Since General John Kelly’s appointment as White House Chief of Staff last week there has been renewed comment on the number of military figures in leadership roles in the Trump Administration and the implications for democracy in the United States. Although, as Generals seem to be amongst the few people who can garner the President’s respect they may also be able to give him more robust advice than less esteemed members of the government.  Yet, there have still been concerns that the presence of so many military figures in some way undermines American democracy, or risks doing so. This is in part linked to the President’s somewhat more robust stance on military interventions in comparison to his predecessor – for instance unlike President Obama who drew a red line and then failed to enforce it, President Trump did carry out targeted military strikes in response to the Assad regime’s use of chemical weapons.

I would argue that whilst caution is sensible, and it is important to regularly remind military leadership about the chain of command publically and privately, people with military experience are far more of an asset than a hindrance to civilian government.

Central to the argument against military involvement in civilian government is the thesis that this leads to a more aggressive and militaristic foreign policy. Evidence for that is scant when looked at in the broader picture. Indeed, there is a strong counter-case that former military veterans, knowing the horrors of war, are amongst the strongest advocates of peace and deterrence in most civilian governments.

It was a five star general who made the strongest public warning against military influence on American policy any President has ever made when Dwight D. Eisenhower in his farewell address to the nation warned citizens against the ‘military-industrial complex’:

“…we must guard against the acquisition of unwarranted influence, whether sought or unsought, by the military–industrial complex. The potential for the disastrous rise of misplaced power exists, and will persist. We must never let the weight of this combination endanger our liberties or democratic processes. We should take nothing for granted. Only an alert and knowledgeable citizenry can compel the proper meshing of the huge industrial and military machinery of defense with our peaceful methods and goals so that security and liberty may prosper together.”

Eisenhower was talking in the context of the Cold War and the recent 1960 election campaign where John F. Kennedy had run on the alleged missile gap with the Soviet Union promising to build up US arms. His warning proved prescient as the young President embarked on a series of military misadventures and began US involvement in Vietnam which eventually ended so disastrously two Presidencies later. Yet, that was a failure of inexperienced civilian leadership, not an error his more militarily experienced predecessor would have made.

Historically, the Trump Administration is not an outlier, when conscription existed and the political elite were smaller many previous Washington administrations contained more military experience. In British politics we have seen a significant decline in military experience amongst our politicians as the war generations have died out, in the 2017 parliament only one current serving Labour MP has a military background. For much of the post-war period British Cabinets contained a number of ministers who had served in the military, by the turn of the 21st century this was no longer the case. As military experience in the Cabinet declined the number of interventions the British government became involved in grew in inverse proportion: Operation Desert Fox, Kosovo, Sierra Leone, Afghanistan, Iraq, Libya, the war against ISIL. As the dead of those wars, particularly Afghanistan were rightly venerated we have seen an increase in the profile of military charities and the armed forces more generally in popular culture. To some this is a worrying sign of pervasive militarisation of society, yet the equally potent argument is that the focus on loss and respectful remembrance, far from encouraging greater military aggression, deters it. Generations who grew up not really comprehending the human tragedy of war at home have come to at least a minor understanding of the blood cost of intervention.  As the golden generations who served in the two world wars pass into the annals of history this continuation of remembrance is vital.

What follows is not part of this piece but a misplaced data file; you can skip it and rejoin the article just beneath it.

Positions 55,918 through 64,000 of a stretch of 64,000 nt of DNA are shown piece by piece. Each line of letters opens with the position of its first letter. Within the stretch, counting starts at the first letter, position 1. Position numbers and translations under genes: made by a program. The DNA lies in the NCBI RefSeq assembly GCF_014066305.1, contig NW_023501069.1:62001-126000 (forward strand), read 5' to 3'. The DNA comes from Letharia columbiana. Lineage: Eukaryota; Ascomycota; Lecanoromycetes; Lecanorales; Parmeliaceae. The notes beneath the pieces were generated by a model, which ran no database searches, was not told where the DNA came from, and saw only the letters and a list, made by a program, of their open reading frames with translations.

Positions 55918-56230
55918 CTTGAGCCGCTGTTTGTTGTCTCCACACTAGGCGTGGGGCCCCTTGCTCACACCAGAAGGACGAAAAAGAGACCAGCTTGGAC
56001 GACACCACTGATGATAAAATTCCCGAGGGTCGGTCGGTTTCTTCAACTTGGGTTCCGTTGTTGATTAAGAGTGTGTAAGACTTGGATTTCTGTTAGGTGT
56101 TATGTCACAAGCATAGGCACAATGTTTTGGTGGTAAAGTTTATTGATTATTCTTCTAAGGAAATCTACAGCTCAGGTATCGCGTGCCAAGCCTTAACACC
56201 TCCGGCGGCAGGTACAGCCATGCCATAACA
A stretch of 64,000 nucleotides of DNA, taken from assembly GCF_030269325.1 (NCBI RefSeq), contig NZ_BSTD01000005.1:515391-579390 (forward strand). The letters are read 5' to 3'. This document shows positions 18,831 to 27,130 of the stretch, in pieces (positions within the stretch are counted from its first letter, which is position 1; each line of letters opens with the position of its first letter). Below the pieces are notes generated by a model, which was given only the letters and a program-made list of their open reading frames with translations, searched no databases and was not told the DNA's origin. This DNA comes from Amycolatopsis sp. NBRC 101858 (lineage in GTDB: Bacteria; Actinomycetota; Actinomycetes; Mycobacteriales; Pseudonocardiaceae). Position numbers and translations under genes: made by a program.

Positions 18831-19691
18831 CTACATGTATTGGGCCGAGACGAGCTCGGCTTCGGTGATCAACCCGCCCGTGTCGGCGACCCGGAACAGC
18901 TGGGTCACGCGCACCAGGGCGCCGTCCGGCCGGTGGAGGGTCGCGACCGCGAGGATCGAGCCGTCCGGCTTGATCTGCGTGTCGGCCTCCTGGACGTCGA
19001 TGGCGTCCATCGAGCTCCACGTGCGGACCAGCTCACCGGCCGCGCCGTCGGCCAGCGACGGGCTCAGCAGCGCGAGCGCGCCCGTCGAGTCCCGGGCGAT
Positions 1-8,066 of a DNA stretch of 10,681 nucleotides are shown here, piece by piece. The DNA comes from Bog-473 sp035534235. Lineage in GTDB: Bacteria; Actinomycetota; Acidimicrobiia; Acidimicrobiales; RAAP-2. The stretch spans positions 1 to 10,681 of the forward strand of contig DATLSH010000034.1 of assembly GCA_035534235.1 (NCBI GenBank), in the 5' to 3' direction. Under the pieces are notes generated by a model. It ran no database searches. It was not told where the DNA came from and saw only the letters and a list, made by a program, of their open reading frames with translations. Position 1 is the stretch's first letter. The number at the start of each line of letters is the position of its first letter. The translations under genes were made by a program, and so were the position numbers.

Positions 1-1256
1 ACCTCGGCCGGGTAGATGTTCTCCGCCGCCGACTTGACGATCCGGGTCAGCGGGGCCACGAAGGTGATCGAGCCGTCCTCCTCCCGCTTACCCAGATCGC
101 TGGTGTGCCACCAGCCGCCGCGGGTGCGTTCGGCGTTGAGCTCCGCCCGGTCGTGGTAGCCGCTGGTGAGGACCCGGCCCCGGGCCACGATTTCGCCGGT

In fact, failures of military decision-making by political leaders are far easier to pinpoint than a military influence on civilian government. The Chilcot Inquiry found that the civilian political apparatchiks around Tony Blair failed to keep both the Cabinet and the military leadership informed about decision-making in the run up to the Iraq invasion. It is reasonable to ask what a more militarily experience political leadership might have done differently at that time, particularly in planning for the power vacuum that would have inevitably emerged after the fall of Saddam.

Military symbolism and might have been the tools of dictators and demagogues throughout the world, but they should not be allowed exclusive ownership. Wise military counsel is an important part of democratic and civilian government, safeguarding freedoms that so many died to ensure, but in an open society it is equally essential that we continually question the role of the military. A broad spectrum of experience in power piercingly examined by the fourth, and now the fifth, estates leads to better government.

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